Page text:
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[TowerTalk] how vertical is vertical

To: <>
Subject: [TowerTalk] how vertical is vertical
From: (Michael Tope)
Date: Wed Mar 5 01:54:56 2003
This discussion reminds me of an antenna I worked on for the
air force about 10 years ago. We were having trouble meeting
a specification for the elevation pattern. I suggested we ask the
customer if our results were "good enough". Management
hesitated thinking that this might sew doubt in the mind of the
customer regarding our ability to "perform" on the contract. After
a lot of hand wringing, we were finally allowed to approach the
customer and present our results. They said "okay" without
hesitation as if it didn't matter one bit :)

73 de Mike, W4EF................................

----- Original Message -----
From: "Jim Lux" <>
To: <>; <>
Cc: <>
Sent: Tuesday, March 04, 2003 8:24 PM
Subject: Re: [TowerTalk] how vertical is vertical

> ----- Original Message -----
> From: <>
> To: <>; <>
> Cc: <>
> Sent: Tuesday, March 04, 2003 6:43 PM
> Subject: Re: [TowerTalk] how vertical is vertical
> > In a message dated 3/4/2003 5:25:06 PM US Mountain Standard Time,
> > writes:
> >
> >
> > > I'd be interested to know the basis of the "verticality"
> 1
> > > part in 100 (about 1/2 degree) wouldn't appreciably change the loads
> the
> > >
> > Hi Jim;
> >
> > My EIA-222-D (yes, its old but its the most current I have here and this
> > section probably hasnt changed) says;
> >
> >
> > Section 6.1 Standard
> >
> > Section - Plumb - For guyed structures, the maximum deviation
> > the true vertical shall be one part in 400. For self-supporting
> structures,
> > the maximum deviation from true vertical shall be one part in 250.
> >
> Indeed, it looks like a standard industry spec.  But I was wondering why
> they selected that?  And, is it aimed at 50-150 foot towers or 1000 ft
> behemoths..   For all we know, the EIA standard said that because it
> like a good number" and "it was in some other spec we had that seemed to
> work". Or, they may have had some independent analysis to back it up.
> Some background.... In my job at Jet Propulsion Lab, I deal with all
> of specifications, and, in the context of the ever pressing schedule,
> sometimes specs get in because they just got copied from somewhere else,
> without any backup for why that spec existed in the first place.  The
> thing is that the original spec (7 or 8 generations back) may have been
> written as a "let's see what the prospective bidders will say" kind of
> requirement; or, perhaps, in that previous project, "cost is no object";
> maybe they wound up writing a waiver against an impossible requirement
> never went back and modified the spec).
> Therefore, when I see a specification that is cast in nice round numbers
> in 250, 1 in 400), and that appears to be reasonably achievable in a
> commercial environment (i.e. cranes, trucks, lots of people being paid to
> their job), I wonder if the spec was set as "well, it shouldn't cause any
> real cost impact to meet, and it would cost us a lot to figure out a real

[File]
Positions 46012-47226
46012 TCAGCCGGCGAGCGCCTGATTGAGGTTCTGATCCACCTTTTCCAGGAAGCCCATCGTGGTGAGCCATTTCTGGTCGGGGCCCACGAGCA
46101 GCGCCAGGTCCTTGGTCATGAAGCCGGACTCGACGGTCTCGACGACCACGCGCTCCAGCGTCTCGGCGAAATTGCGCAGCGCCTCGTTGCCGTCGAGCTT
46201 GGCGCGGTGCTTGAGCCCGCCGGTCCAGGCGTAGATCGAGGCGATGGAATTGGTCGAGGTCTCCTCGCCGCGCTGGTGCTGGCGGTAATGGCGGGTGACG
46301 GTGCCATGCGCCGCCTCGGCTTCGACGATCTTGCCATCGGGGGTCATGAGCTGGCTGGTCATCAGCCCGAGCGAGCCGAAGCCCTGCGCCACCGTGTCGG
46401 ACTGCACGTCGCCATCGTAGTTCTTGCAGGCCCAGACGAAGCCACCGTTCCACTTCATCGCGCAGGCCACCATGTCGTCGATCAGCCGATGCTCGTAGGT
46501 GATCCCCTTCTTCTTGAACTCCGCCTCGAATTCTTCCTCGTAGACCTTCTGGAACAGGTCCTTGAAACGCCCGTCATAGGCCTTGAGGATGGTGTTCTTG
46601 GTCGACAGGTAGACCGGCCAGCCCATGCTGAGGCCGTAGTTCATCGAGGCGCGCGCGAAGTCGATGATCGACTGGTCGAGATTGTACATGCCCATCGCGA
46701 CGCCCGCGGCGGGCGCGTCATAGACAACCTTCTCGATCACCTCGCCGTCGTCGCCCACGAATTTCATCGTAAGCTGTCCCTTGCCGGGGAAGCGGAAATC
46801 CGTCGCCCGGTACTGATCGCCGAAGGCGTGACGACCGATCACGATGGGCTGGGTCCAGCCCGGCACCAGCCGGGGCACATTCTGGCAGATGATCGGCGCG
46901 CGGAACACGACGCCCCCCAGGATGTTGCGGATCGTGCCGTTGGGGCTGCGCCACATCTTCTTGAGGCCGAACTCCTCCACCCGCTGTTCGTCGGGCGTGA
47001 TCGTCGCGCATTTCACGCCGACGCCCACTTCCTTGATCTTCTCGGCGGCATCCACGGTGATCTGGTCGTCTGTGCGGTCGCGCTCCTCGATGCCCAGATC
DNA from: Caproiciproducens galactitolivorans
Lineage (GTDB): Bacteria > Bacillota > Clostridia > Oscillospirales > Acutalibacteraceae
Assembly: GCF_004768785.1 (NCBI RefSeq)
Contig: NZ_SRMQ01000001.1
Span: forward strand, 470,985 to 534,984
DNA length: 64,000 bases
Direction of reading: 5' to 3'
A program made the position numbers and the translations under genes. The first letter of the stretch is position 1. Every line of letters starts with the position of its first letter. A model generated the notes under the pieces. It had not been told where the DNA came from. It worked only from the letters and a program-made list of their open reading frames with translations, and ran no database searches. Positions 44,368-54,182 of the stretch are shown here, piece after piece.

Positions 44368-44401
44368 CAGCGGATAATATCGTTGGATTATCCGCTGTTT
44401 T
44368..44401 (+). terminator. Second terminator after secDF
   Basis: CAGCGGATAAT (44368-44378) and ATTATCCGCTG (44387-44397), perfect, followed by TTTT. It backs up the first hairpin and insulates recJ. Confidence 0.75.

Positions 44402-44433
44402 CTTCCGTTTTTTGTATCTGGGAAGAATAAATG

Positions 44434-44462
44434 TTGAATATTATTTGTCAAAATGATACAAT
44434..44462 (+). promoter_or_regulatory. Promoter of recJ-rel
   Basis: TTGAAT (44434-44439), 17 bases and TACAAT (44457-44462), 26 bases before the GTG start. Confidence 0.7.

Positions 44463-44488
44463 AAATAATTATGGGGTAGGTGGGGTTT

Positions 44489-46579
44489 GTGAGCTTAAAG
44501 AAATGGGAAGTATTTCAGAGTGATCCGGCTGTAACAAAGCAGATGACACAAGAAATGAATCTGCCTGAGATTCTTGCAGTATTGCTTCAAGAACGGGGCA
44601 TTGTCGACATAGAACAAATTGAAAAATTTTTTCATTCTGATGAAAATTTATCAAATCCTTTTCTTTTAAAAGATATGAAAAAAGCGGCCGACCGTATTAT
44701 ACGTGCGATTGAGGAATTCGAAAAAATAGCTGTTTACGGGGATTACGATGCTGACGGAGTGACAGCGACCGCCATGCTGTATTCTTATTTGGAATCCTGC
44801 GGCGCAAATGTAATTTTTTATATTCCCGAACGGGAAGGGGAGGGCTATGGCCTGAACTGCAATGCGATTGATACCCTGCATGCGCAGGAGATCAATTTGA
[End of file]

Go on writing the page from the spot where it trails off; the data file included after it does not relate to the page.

> number that is looser, but still safe."  Those kinds of commercial specs
> not be appropriate for a different kind of operation (i.e. less labor,
> capital intensive) where a perfectly safe(!) installation might result,
> though it doesn't meet the commercial spec. It also properly embodies a
> conservatism.  After voting to approve that spec, you could go home and
> lose sleep worrying about whether a tower meeting the spec would fall over
> from not being plumb.
> Let's be realistic.. relatively few amateurs do all aspects of their
> to full commercial standard (Hmm.. surely you all comply with all aspects
> the 2002 NEC and the NESC, and the IEEE grounding standard, and you use
> rated transformers in your power supplies, you wouldn't think of shooting
> AWG 20 wire over a tree with a slingshot, you use only fully type accepted
> hardware,  etc.etc.etc.)..  Commercial and industry standards exist for
> reasons other than pure safety.  Commercial broadcasters, for example,
> substantially better reliability than the average amateur. Industrial
> installations often have to account for people who may not have a
> understanding, and may not appreciate, certain fundamental limitations.
> So, to come back to the original question.... Is a tower that is 1 foot
> of plumb in a 150 foot column unsafe?  Sure, it doesn't meet EIA-222, so
> it's suspect at first glance, but, is it unsafe?  I don't know that you
> could actually see it be off-vertical without an outside reference (a
> transit or plumb line), so it probably meets the "pretty enough" test.
> Again, pretty doesn't imply safe, nor does safe imply pretty.
> So, what's the origin of the original 1 in 400 spec?   (I don't actually
> expect to find out.. it's one of those things that is probably lost in the
> mists of time, or is loosely derived on some rule of thumb for eccentric
> column loading/buckling)
> _______________________________________________
> See:  for "Self Supporting Towers", "Wireless
Weather Stations", and lot's more.  Call Toll Free, 1-800-333-9041 with any
questions and ask for Sherman, W2FLA.
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